About two months after the Tree of Life synagogue shooting in Pittsburgh, Pennsylvania, the city of Pittsburgh is considering measures to help prevent future tragedies like it. And an area gun activist has made some eye-opening comments in response, comparing the backers of the proposed legislation to the Pittsburgh shooter himself.
“The ordinances that the city of Pittsburgh is contemplating are illegal, and the city should know this because we beat them in 1994 and we’re going to beat them again,” Kim Stolfer, president of Firearms Owners Against Crime, told TV station WTAE. “The fact is, what the city’s doing is illegal and there’s very little difference between them and the killer at the synagogue except for a matter of degree. They’re both criminals.”
“I’m not only standing by [my statement], but we’re going to make sure if they pass [the bill], they’re going to find out how bad it really is. They’re committing misdemeanor 1 crimes.”
When the legislation was first in the works last month, Stolfer threatened a court challenge to any new gun restrictions in Pittsburgh, per CBS.
Kim Stolfer of Pa.’s Firearms Owners Against Crime (@FOACPAC) equated trying to pass a PGH bill that could likely be struck down to mudering 11 people. “Very little difference” he said. pic.twitter.com/1sf6EDy8vf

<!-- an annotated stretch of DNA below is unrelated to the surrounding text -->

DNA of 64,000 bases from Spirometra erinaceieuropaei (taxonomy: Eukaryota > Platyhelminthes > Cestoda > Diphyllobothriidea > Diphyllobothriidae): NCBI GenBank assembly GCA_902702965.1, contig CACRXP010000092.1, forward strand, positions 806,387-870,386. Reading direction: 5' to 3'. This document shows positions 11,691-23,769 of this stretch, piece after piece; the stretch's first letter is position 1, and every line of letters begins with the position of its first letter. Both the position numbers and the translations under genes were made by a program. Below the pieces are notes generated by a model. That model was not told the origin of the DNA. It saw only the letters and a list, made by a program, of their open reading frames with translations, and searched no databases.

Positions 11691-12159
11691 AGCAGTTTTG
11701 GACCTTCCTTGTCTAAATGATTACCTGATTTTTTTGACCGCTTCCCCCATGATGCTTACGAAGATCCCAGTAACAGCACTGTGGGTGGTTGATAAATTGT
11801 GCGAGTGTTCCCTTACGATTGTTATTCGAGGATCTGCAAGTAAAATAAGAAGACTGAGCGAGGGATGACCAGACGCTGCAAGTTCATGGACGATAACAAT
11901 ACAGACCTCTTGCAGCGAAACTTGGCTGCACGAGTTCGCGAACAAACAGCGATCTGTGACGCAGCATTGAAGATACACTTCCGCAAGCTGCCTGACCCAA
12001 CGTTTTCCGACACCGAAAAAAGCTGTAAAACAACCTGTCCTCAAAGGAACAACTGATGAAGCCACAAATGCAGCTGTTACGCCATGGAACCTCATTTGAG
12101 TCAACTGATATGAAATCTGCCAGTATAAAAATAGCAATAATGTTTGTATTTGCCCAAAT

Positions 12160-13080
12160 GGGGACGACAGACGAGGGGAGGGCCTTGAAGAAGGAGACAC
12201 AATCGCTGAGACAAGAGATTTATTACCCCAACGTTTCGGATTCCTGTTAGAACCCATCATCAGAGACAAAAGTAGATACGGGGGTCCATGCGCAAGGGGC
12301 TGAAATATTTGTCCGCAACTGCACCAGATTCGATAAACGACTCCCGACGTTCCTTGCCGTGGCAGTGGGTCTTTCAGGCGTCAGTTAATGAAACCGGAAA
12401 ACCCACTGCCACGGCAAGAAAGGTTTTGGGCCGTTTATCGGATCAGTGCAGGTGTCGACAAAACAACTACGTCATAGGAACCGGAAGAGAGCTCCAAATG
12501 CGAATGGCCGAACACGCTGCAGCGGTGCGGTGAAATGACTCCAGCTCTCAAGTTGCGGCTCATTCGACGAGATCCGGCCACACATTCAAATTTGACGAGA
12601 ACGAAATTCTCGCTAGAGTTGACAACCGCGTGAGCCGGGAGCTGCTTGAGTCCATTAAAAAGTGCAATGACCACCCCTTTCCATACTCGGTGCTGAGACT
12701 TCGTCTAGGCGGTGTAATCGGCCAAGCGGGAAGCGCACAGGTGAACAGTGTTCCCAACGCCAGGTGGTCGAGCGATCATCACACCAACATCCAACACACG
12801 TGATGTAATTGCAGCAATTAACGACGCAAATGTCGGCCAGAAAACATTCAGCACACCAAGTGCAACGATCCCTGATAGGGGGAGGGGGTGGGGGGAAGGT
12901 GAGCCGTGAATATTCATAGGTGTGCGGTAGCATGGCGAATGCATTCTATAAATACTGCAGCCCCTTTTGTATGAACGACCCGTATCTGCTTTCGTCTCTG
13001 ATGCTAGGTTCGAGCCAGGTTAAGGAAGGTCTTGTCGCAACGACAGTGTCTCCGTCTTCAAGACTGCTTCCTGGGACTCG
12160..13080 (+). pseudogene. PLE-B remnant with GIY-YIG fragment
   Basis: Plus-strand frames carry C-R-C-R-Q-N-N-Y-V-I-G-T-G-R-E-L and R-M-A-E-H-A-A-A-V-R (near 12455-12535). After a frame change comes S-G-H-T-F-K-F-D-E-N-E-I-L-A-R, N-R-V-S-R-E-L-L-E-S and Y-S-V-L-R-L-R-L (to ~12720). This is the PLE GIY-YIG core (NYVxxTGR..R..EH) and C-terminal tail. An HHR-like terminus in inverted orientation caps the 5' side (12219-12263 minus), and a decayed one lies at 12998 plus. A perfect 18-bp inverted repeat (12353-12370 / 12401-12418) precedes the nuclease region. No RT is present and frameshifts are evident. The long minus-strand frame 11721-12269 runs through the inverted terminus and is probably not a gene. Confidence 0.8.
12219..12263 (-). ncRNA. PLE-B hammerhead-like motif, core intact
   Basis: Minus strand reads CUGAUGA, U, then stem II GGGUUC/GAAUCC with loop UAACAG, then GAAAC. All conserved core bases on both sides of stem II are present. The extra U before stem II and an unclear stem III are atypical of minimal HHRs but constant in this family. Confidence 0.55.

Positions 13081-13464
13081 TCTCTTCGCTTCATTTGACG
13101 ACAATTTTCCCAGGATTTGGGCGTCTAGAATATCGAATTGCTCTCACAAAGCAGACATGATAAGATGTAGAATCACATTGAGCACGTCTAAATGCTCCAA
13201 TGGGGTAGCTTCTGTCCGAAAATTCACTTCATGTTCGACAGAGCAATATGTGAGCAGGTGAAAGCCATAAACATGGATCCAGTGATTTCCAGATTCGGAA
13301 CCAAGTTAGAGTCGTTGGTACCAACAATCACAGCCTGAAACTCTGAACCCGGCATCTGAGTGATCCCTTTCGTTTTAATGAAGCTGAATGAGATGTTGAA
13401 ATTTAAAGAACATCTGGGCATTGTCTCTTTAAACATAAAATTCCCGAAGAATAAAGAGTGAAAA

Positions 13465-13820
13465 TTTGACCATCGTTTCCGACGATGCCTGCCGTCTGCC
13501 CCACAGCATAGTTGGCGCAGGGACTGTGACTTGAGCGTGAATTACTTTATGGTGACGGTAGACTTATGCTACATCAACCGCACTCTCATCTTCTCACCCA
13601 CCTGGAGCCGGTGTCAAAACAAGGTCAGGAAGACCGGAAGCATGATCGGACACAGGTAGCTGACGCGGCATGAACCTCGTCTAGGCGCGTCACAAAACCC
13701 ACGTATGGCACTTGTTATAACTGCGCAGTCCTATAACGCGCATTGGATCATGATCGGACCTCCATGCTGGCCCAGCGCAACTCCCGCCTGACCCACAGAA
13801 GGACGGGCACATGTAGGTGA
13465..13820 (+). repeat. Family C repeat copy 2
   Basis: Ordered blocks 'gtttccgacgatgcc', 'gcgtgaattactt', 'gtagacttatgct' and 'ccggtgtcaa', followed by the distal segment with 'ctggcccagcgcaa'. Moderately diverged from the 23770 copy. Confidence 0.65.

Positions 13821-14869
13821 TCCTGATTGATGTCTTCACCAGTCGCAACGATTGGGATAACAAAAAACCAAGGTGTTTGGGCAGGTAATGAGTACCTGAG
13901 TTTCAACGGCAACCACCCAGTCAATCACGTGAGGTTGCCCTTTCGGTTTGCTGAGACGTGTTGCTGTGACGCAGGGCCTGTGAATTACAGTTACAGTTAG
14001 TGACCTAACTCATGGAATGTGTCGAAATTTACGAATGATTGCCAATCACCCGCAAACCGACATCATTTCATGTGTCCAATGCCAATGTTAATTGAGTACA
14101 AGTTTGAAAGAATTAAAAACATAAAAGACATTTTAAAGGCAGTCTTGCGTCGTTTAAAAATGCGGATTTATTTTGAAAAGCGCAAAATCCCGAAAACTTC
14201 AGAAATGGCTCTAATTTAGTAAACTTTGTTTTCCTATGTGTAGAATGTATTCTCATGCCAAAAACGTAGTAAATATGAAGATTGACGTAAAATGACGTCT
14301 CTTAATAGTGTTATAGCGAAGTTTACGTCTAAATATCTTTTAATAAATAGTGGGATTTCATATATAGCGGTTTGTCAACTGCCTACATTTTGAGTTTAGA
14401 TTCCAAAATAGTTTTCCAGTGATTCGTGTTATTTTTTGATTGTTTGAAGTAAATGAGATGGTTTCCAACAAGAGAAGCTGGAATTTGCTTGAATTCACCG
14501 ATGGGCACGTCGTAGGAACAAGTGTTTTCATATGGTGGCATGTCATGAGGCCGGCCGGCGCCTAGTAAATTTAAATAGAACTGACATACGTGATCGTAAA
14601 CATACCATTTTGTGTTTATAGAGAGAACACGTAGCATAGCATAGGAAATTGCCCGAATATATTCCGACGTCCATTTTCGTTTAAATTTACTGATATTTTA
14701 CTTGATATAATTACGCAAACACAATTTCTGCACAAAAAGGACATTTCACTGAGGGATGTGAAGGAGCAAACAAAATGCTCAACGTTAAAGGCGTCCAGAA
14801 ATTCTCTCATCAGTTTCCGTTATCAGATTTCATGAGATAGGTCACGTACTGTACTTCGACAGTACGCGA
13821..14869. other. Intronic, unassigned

— Ryan Deto (@RyanDeto) December 17, 2018
The proposed Pittsburgh ordinances, which are backed by both Mayor Bill Peduto and Gov. Tom Wolf, include a ban on assault weapons in the city, a “ban on specified firearm accessories, ammunition, and modifications,” and one allowing for Extreme Risk Protection Orders “to provide for appropriate injunctive actions for the preservation of public safety in extreme circumstances.” Proponents, the TV station said, hope to pass the measures by February 14, which is the first anniversary of the Parkland school massacre in Florida.
“The only answer we’ve gotten from Washington is, ‘Nothing can be done, there’s nothing that can be done.’ That is not an answer. There are solutions that can be done,” the mayor said at a news conference this week. “What has stalled in Washington doesn’t necessarily mean that we can’t make it happen at a local level.”
The Tree of Life shooting took place on October 27 at the synagogue in Pittsburgh’s Squirrel Hill neighborhood, resulting in the deaths of 11 worshippers during morning Sabbath services. The accused shooter, 46-year-old Robert Gregory Bowers, survived the shooting and was arrested; in social media postings before the shooting, he claimed he was motivated by his disapproval of the synagogue’s support of the Hebrew Immigrant Aid Society (HIAS).